Redskins defensive coordinator resume: Jason Tarver

The Redskins have interviewed some high-profile candidates for their open defensive coordinator position. When it was reported that they will meet with former Raiders defensive coordinator Jason Tarver, the reaction among the fans was, “Who?”

Let’s take a look at what Tarver’s qualifications are to get the job of running the Redskins’ defense.

Before becoming a coordinator: At the age of 22, Tarver took a coaching job at West Valley College in California, and did that while earning his bachelor’s degree in biochemistry from Santa Clara. After that he was a graduate assistant at UCLA for three years before getting into the NFL in 2001, when the 49ers hired him as a quality control coach. Tarver worked his way up to outside linebackers coach in 2005 and did that job until 2010, when he was let go went Mike Singletary was fired as the head coach. After a year as the defensive coordinator at Stanford, Dennis Allen hired Tarver to run the Raiders defense in 2012.

More Redskins: Early first-round draft possibilities

Note: If you want more complete stats on Tarver’s defenses check out his page on Pro Football Reference. DVOA stats via Football Outsiders. A negative DVOA percentage is better than a positive number. Zero is average.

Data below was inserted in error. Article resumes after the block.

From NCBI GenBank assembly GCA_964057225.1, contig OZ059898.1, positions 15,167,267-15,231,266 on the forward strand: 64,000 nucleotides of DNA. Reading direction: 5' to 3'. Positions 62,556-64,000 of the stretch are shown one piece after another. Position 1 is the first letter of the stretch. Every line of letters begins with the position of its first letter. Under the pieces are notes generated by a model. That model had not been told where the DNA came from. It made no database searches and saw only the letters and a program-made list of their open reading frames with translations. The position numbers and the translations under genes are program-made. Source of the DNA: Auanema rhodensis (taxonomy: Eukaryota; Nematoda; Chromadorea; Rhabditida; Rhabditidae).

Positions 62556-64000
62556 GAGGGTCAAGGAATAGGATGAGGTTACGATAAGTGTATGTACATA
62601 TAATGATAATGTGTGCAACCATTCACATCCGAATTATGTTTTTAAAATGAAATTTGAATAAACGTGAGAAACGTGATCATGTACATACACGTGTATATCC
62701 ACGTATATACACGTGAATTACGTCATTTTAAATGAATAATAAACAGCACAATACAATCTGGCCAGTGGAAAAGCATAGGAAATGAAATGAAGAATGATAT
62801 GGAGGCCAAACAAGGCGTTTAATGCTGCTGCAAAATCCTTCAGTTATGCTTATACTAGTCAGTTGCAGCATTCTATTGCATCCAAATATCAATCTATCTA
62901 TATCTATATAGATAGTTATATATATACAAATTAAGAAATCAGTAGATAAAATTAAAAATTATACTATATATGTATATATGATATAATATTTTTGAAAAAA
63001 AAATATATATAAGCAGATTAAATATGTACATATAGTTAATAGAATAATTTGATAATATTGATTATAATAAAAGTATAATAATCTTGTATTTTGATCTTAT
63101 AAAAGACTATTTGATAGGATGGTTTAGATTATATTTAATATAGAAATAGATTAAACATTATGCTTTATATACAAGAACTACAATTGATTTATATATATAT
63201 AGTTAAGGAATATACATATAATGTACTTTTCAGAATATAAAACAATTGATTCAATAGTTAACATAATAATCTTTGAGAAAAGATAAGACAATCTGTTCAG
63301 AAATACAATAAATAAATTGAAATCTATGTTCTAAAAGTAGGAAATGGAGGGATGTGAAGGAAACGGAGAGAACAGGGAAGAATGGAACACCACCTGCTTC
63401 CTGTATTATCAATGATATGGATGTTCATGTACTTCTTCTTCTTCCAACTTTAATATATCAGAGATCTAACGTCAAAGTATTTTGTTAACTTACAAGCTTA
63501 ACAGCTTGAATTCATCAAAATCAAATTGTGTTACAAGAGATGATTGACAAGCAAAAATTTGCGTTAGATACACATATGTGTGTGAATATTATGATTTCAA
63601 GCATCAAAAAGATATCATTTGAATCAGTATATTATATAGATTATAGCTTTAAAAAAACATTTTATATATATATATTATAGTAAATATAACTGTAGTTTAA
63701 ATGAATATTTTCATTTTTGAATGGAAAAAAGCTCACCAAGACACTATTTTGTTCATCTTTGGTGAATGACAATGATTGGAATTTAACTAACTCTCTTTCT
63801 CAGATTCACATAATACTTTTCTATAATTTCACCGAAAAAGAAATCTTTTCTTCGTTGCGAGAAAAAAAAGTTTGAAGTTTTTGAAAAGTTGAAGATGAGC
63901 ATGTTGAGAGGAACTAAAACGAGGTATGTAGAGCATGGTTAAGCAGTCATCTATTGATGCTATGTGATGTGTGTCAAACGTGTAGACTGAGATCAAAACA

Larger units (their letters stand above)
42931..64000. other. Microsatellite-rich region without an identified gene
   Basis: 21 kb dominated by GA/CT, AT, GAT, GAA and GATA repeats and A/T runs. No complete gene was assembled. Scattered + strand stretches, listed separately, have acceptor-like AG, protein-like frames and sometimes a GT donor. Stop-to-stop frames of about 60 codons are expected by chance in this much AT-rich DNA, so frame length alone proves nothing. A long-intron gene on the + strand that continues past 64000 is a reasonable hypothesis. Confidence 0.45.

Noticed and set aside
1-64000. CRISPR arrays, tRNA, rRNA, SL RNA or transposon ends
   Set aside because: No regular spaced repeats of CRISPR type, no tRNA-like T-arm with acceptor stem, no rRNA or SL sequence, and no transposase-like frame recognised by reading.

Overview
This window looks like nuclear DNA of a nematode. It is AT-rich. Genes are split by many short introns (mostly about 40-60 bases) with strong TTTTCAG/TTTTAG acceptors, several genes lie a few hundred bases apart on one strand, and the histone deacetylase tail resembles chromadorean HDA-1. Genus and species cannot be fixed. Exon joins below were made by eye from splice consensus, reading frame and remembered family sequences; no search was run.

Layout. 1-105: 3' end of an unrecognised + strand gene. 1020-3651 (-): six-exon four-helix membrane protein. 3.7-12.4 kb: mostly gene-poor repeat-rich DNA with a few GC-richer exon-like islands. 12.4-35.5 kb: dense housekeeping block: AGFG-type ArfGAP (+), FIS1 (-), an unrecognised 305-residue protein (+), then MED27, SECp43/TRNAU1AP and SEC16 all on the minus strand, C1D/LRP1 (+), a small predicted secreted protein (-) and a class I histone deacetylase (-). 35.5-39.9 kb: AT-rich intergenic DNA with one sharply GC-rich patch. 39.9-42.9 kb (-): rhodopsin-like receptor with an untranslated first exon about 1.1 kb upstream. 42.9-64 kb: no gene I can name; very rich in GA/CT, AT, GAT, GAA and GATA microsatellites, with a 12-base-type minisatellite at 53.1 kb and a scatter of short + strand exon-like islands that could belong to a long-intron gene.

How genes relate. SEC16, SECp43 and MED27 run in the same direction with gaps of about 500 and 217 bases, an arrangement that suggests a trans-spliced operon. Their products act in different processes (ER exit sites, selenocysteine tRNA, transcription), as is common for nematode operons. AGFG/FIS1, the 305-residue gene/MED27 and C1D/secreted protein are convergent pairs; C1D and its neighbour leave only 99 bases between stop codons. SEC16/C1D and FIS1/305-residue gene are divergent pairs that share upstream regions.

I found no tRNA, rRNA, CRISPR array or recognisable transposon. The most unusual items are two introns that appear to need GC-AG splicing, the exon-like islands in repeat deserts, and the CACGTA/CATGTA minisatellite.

For players, * designates Pro Bowl selection, + designates first-team All-Pro

2012 Raiders (4-12)

Rankings: Yards 5,672 (18th), points 443 (28th), takeaways 19 (26th), 3rd down 39.1% (20th), DVOA 12.5% 29th
Notable players: DT Richard Seymour, DE Lamarr Houston

It should be noted that Allen had a defensive background so he had a hand in these numbers. This team just wasn’t very good as indicated by the fact that Seymour, at age 33, was one of their best defensive players.

2013 Raiders (4-12)

Rankings: Yards 5,918 (22nd), points 453 (29th), takeaways 22 (21st), 3rd down 43.1% (28th), DVOA 10.3% (26th)
Notable players: S Charles Woodson

They did make an effort to shore up the defense by bringing back Woodson and drafting cornerback D.J. Hayden in the first round. But Hayden only played in eight games and Woodson could only contribute so much at age 37. The pass defense struggled, ranking 29th in DVOA.

Related: Redskins offensive coordinator resume: Matt Cavanaugh

2014 Raiders (3-13)

Rankings: 5,721 (21st), points 452 (32nd), takeaways 14 (30th), 3rd down 38.5% (14th), DVOA 6.3% (26th)
Notable players: LB Khalil Mack, S Woodson

Allen was fired after an 0-4 start and Tony Sparano took over as interim head coach the rest of the way. Sparano has an offensive background so perhaps Tarver is more fully accountable for these results than those in other seasons. They did draft Mack with the fifth overall pick but his impact as a rookie was limited as recorded four sacks. Hayden again missed half of the season and, again, the defense was near the bottom of the NFL.

Stay up to date on the Redskins! Rich Tandler covers the team 365 days a year. Like his Facebook page www.Facebook.com/RealRedskins and follow him on Twitter @Rich_TandlerCSN.